ENAAT position paper and information tool: European Defence Fund

Three politicians stand in front of a sign saying "Plan of Action: European Defence Fund" in French

The European Network Against the Arms Trade (ENAAT) has released a position paper and online information tool, outlining the network's view on the key decisions the European Parliament will take on the European Industrial Defence Programme in the coming weeks and months. The European Defence Industrial Programme (EDIDP), a component of the European Defence Fund, would see €500 million of the EU budget diverted. The 19 members of ENAAT across Europe and a growing number of citizens are concerned that such a proposal will merely profit arms industry economic interests and aggravate the international turmoil rather than contribute to peace.

This network has also developed an online tool, which aims to provide information and critical analysis about recent developments to divert EU funding to Research & Development (R&D*) projects in ‘defence’. You can explore this tool here: http://enaat.org/eu-defence-fund

The network criticises the process of reviewing and developing the proposals, arguing that the peace community has been kept out of discussions in favour of lobbyists from the arms industry, and more neutral groups providing important figures and statistics, but no critical analysis. ENAAT is concerned that “the arms industry is to receive a privileged treatment from the EU on top of the important public support already granted at national level”. This support comes in the form of extra funding despite other new funding areas being rejected, and that companies will have easier access to this money than many NGOs and human rights organisations do to EU funding streams.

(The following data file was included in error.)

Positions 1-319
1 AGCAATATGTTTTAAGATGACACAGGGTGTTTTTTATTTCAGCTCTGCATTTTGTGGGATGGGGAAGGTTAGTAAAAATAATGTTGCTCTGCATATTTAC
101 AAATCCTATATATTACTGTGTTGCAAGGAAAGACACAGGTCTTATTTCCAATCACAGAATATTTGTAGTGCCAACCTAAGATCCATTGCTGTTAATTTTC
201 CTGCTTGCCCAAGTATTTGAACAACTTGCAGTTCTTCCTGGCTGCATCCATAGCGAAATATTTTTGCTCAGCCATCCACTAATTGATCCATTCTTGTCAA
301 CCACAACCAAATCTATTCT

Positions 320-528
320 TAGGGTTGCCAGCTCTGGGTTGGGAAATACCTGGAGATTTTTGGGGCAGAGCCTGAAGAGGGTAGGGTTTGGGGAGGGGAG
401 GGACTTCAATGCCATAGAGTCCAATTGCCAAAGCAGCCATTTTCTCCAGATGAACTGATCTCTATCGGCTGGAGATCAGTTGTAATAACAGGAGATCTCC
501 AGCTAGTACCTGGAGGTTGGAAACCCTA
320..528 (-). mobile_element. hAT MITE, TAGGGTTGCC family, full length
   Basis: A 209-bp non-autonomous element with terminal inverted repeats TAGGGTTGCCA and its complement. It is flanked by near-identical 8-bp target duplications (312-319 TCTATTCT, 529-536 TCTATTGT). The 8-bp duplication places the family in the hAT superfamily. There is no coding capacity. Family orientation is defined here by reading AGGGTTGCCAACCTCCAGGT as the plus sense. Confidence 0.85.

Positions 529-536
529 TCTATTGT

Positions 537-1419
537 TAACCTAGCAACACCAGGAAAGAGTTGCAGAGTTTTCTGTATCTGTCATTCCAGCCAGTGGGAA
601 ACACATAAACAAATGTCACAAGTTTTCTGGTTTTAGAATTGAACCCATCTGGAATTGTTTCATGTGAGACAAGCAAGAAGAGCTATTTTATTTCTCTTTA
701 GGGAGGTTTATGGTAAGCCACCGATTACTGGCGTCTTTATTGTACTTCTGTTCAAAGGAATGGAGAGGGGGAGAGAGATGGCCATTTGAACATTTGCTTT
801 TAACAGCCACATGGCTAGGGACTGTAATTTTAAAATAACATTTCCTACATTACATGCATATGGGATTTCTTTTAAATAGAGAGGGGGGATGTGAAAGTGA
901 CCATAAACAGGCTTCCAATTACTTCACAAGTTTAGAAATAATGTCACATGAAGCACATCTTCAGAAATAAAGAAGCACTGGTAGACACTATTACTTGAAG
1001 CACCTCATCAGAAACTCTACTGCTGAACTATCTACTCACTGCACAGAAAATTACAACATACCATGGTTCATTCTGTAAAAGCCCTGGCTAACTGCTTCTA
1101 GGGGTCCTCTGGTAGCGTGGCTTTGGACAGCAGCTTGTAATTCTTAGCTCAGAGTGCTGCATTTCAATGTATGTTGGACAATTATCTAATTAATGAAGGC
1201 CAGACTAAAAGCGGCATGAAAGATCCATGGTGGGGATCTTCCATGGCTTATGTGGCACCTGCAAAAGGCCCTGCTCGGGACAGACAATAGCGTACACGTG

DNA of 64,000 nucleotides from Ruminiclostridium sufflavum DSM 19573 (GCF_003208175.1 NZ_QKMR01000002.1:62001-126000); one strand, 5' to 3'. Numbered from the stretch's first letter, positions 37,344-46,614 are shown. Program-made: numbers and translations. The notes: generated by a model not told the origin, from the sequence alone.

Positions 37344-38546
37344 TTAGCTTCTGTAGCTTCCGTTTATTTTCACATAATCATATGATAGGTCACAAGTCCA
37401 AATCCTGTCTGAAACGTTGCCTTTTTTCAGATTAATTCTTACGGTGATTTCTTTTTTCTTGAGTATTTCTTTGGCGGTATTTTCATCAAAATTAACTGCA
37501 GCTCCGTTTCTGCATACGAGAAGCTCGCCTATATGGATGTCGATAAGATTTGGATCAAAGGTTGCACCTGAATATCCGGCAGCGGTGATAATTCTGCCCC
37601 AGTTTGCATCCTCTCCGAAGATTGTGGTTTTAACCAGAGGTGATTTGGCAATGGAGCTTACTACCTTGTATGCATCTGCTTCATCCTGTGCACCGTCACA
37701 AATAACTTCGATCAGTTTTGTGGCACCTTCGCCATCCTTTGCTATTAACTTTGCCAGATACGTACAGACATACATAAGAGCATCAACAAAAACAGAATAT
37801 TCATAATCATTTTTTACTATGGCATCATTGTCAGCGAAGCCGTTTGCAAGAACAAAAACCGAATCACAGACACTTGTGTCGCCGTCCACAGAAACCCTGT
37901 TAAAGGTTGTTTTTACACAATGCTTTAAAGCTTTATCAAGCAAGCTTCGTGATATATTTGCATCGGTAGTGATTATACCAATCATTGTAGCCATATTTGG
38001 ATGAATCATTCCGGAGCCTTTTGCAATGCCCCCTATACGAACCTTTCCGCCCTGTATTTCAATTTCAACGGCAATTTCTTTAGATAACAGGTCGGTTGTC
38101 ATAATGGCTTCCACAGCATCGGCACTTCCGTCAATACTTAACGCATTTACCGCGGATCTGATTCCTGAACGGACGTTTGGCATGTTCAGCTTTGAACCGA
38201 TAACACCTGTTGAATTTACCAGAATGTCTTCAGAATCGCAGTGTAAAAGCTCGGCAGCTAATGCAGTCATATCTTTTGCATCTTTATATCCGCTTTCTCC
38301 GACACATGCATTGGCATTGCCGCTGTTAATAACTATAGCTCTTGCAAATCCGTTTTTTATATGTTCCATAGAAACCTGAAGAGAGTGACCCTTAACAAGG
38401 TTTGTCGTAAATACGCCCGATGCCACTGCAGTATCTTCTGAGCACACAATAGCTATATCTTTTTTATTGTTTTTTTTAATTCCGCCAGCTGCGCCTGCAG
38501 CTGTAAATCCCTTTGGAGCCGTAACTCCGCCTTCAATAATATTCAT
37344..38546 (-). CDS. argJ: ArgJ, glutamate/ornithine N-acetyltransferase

In the paper, ENAAT also raises the issue of how supporting the arms trade will exacerbate conflict around the world, as companies develop new technology for export – indeed, export beyond the EU is described as a “positive effect” in the EDIDP. In 2015, 40% of authorised EU defence licenses were to countries in the Middle East, where weapons made in the European Union are being used to exacerbate conflict and commit human rights abuses, such as those currently taking place in Yemen.

You can read the full position paper online here: http://enaat.org/wp-content/uploads/2017/12/ENAAT-Position-Paper-on-EDIDP_dec2017_FINAL.pdf

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